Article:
First a word on torture, and the news story yesterday. I’m not sure I’m in anything other than the smallest minority on this (certainly in the academic world) but my reading of yesterday’s news stories about our main agencies and their alleged role in torture (and the future investigation into rendition and Libya) was firstly ‘insufficient evidence? No shit!’..it would be poor practitioners who left enough. But secondly that the period from 1998 to 2010 will mark a distinct period. The courts, and the old and new media have done, in a patchy way, an effective job of bringing these episodes to light and holding the government to enough of an account to see this end as a distinct period. Whilst I am personally opposed to the use of acts recognised internationally as torture, and prefer the methods that were successful in the past, I can see – from a purely pragmatic and empathetic stance – that officers placed in particular structures, networks of contacts and relationships with other agencies who were able to produce information quickly… might have felt the need to, er, cut a corner, if that cut was offered to them. A few years ago it was suggested that the 70% of the CT intel provided into the European area was provided by the US. Such a relationship of dependence (and by God the Americans must be fed up of providing us with endless security blankets.. coming up for a century now!) will of course require some kind of reciprocity. If we want to criticise the methods that have helped keep us safe, then we really need to step up to the plate (as a European area). Only when have sufficient capacity can we start suggesting terms. In an obviously uneven relationship, there will inevitably be a price for cooperation, that price Is usually accepting the terms of the stronger party.
But the main plot.. Macapaca and HTS. The world of the Macapaca is a simple one. He or she categorises objects in two ways. Things to be cleaned. Things that have been cleaned. There’s a great deal of squeaking and guffawing surrounding this process, but that appears to be to pad out the scene, and to encourage the young viewers to expand their own attempts at squeaking and guffawing.
Things in Afghanistan seem more Sweevo’s world than Macapaca world. Things are endlessly complicated. If only us mere mortals understood just how complicated it all was, we’d probably repose to the nearest toilet to read War and Peace for some light relief. Breaking a state (well, a uneven system of governance at best), policing it, and then trying to encourage enough of a local effort to rebuild it to make people believe in it is clearly not desperately simple, but I think we’re making a meal of it. The good people at International Affairs were kind enough to send me a copy of Frank Ledwidge’s book ‘Losing small wars’. I don’t agree with it all, but I still have it as a must read. His account of the absence of strategy is damning. But we might embrace that absence of strategy with a drop-dead simple approach. What do we want for Afghanistan in 2016 (when we should have all left)?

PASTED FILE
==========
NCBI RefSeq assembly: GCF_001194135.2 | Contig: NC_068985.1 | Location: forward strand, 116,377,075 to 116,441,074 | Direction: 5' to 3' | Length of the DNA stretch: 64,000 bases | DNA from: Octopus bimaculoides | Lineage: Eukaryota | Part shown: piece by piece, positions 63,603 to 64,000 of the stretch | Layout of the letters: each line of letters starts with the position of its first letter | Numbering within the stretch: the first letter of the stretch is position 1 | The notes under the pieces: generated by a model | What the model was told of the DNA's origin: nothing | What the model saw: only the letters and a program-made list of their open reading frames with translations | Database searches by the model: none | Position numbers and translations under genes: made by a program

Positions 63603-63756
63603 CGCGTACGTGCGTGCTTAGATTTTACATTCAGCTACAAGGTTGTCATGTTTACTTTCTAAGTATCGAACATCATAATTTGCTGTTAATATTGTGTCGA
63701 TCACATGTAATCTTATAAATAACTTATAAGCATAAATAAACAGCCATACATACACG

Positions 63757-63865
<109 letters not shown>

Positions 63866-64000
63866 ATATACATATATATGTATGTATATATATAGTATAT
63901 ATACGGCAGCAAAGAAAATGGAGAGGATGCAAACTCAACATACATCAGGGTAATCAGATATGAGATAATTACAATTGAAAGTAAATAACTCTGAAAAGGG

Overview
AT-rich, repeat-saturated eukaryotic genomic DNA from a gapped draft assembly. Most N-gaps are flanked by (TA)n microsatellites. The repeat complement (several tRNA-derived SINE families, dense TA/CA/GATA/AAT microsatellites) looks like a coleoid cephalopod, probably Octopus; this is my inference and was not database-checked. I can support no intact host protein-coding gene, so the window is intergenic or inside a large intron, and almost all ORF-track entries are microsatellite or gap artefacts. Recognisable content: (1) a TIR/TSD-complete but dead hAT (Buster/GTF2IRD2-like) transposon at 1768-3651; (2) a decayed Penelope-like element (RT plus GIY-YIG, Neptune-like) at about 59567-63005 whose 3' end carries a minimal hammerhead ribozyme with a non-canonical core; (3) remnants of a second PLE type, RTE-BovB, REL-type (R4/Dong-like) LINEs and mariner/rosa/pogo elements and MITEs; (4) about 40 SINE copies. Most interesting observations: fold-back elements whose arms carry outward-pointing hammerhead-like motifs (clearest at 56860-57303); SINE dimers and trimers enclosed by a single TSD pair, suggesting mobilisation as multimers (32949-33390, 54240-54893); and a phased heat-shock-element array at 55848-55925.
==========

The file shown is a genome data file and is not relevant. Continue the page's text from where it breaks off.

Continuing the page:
We want no return of terrorist training camps keen on transporting nightmares to our shores, or those of our European and American friends.
We want the pipelines across the country to still be piping things without trouble or interruption. It might also be a good earner for all of us.
And we’d prefer it if large amounts of white powder didn’t arrive in Europe to addle the brains of the morons who insist on sticking it up their noses. Go and buy a Playstation, chill out, and drink a cup of tea.
And that is it.
There are objects waiting to be cleaned, there are objects which have been cleaned.
What? No mention of democracy? No, don’t care. If the locals want it they’ll find a way. They’ve had ten years to think about it.
What? No mention of thriving education systems or economic prosperity? No, again, the locals will need to mobilise, and find a way. You can’t save everyone. We’ve given it ten years.
But why the mention of the Human Terrain System (HTS). Well, it’s been years since the storm erupted over this programme, and having had now years to think about it, I still think it was – in theory – a well thought out programme. It was a way of utilising area-specialism, and academic specialism but without having to agonise over whether the specialist was on side or not. The classic tools of working out who the expert really wants to win, or who they are carrying messages for were almost entirely eradicated by the HTS. The programme also had the potential to add needed knowledge lubricant to the entire command chain – from the company commander with the specialist in team, to the reporting chain ‘back at base’ , to the returning expert walking into the high towers of power. This is infinitely preferable than sitting back in the high towers receiving various streams of information and trying to discriminate between and amongst them. The potential to over-read the fortuitously acquired, must be all too real, particularly in combat theatres where the micro-nuance of individuals ascendant and descendent in the influence stakes looks all too important.
No harbouring problematic people.
Nice pipelines, unmolested.
No white powder.
Objects waiting to be cleaned, objects that have been cleaned.